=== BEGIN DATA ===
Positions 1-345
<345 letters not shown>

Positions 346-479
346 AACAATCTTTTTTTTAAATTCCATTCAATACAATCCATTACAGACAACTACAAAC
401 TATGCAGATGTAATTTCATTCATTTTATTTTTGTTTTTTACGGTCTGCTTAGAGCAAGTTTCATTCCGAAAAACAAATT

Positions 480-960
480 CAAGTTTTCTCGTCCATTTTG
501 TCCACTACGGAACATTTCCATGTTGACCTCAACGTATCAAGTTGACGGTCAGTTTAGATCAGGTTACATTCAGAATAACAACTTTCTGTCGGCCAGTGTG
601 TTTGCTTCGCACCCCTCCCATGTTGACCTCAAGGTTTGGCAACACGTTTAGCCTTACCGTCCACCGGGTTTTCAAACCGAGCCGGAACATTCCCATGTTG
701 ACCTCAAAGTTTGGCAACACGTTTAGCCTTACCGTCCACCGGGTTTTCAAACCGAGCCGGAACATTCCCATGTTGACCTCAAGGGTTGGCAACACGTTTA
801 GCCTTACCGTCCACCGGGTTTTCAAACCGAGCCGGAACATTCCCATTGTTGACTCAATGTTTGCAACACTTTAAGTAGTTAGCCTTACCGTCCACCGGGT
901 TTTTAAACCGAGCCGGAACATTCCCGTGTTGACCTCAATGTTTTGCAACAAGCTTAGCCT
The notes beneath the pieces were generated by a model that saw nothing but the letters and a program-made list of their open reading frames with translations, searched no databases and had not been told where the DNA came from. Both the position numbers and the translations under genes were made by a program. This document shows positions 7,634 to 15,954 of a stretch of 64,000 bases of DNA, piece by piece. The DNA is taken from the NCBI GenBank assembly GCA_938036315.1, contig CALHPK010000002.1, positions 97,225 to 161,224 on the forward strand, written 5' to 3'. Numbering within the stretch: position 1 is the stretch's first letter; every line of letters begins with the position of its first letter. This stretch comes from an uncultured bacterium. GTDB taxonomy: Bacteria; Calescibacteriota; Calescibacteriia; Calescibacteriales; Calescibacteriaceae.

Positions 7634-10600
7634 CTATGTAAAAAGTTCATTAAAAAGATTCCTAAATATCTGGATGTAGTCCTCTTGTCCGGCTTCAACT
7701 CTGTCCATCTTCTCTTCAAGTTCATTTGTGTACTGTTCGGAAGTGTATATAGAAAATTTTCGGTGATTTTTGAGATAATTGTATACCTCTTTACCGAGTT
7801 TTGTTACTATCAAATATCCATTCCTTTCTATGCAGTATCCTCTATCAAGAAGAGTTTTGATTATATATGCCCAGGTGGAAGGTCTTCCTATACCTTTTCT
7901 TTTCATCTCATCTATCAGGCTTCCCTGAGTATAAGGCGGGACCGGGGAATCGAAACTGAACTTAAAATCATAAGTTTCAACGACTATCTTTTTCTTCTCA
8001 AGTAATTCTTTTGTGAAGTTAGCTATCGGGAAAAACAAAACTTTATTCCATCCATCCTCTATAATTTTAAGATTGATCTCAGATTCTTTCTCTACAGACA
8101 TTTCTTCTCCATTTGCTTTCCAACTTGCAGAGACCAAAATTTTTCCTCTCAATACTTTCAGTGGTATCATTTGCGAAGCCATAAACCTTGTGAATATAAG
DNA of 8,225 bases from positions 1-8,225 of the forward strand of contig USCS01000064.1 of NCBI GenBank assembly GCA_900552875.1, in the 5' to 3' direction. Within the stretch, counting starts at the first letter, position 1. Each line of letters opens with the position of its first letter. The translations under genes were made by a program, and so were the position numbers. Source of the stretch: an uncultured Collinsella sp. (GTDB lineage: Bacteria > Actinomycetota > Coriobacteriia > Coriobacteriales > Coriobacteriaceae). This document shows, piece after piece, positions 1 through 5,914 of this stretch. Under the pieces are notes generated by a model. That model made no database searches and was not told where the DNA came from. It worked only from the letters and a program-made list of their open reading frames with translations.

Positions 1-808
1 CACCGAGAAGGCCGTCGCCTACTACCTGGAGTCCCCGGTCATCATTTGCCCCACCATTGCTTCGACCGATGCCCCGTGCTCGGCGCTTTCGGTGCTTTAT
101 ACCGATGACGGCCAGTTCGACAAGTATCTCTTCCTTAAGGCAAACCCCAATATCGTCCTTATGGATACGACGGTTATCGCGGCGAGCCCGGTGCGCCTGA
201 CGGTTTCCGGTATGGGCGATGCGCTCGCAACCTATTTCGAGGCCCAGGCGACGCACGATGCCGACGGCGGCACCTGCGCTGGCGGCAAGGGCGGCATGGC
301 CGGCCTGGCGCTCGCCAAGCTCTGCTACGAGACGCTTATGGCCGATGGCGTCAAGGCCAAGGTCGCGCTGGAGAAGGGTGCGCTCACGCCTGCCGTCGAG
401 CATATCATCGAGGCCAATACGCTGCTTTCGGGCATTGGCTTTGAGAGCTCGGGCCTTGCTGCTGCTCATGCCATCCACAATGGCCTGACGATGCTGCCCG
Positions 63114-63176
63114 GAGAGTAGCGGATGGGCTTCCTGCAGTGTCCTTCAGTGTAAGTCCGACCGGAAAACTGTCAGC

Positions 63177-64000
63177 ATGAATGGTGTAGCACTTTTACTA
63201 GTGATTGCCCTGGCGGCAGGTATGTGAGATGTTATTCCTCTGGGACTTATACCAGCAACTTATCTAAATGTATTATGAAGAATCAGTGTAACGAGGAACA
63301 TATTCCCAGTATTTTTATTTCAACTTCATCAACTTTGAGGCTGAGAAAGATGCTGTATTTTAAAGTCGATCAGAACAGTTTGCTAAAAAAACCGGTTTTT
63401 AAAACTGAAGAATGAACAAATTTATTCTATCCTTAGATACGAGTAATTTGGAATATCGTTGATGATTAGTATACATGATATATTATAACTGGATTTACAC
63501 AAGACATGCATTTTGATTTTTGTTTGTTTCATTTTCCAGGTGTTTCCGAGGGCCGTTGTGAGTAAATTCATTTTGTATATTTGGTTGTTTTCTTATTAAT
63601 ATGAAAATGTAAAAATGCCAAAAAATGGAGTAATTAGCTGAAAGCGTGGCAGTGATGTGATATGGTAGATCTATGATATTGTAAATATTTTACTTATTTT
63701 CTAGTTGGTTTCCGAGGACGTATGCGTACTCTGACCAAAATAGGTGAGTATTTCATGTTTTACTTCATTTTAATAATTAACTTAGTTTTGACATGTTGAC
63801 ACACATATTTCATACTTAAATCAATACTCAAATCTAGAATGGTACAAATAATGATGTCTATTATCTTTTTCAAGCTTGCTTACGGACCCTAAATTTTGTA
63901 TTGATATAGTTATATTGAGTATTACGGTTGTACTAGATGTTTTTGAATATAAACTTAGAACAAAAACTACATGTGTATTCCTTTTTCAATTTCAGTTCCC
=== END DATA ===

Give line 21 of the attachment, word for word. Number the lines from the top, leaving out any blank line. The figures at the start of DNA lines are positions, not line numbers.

DNA of 8,225 bases from positions 1-8,225 of the forward strand of contig USCS01000064.1 of NCBI GenBank assembly GCA_900552875.1, in the 5' to 3' direction. Within the stretch, counting starts at the first letter, position 1. Each line of letters opens with the position of its first letter. The translations under genes were made by a program, and so were the position numbers. Source of the stretch: an uncultured Collinsella sp. (GTDB lineage: Bacteria > Actinomycetota > Coriobacteriia > Coriobacteriales > Coriobacteriaceae). This document shows, piece after piece, positions 1 through 5,914 of this stretch. Under the pieces are notes generated by a model. That model made no database searches and was not told where the DNA came from. It worked only from the letters and a program-made list of their open reading frames with translations.